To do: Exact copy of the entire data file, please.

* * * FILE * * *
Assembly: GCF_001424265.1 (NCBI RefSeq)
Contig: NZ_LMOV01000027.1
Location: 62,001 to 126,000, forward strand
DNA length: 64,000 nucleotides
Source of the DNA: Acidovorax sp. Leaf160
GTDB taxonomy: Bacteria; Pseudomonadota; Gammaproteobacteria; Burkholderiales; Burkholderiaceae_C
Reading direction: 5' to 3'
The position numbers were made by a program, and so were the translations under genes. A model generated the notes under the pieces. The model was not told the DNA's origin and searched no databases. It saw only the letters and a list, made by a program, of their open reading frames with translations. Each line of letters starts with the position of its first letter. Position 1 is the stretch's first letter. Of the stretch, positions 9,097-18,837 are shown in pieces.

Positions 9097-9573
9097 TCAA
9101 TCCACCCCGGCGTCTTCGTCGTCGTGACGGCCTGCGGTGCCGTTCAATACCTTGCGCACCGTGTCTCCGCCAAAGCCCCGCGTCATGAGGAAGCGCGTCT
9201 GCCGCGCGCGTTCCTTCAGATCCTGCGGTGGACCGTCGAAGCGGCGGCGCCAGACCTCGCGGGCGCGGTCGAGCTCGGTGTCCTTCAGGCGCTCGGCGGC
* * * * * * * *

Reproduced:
Assembly: GCF_001424265.1 (NCBI RefSeq)
Contig: NZ_LMOV01000027.1
Location: 62,001 to 126,000, forward strand
DNA length: 64,000 nucleotides
Source of the DNA: Acidovorax sp. Leaf160
GTDB taxonomy: Bacteria; Pseudomonadota; Gammaproteobacteria; Burkholderiales; Burkholderiaceae_C
Reading direction: 5' to 3'
The position numbers were made by a program, and so were the translations under genes. A model generated the notes under the pieces. The model was not told the DNA's origin and searched no databases. It saw only the letters and a list, made by a program, of their open reading frames with translations. Each line of letters starts with the position of its first letter. Position 1 is the stretch's first letter. Of the stretch, positions 9,097-18,837 are shown in pieces.

Positions 9097-9573
9097 TCAA
9101 TCCACCCCGGCGTCTTCGTCGTCGTGACGGCCTGCGGTGCCGTTCAATACCTTGCGCACCGTGTCTCCGCCAAAGCCCCGCGTCATGAGGAAGCGCGTCT
9201 GCCGCGCGCGTTCCTTCAGATCCTGCGGTGGACCGTCGAAGCGGCGGCGCCAGACCTCGCGGGCGCGGTCGAGCTCGGTGTCCTTCAGGCGCTCGGCGGC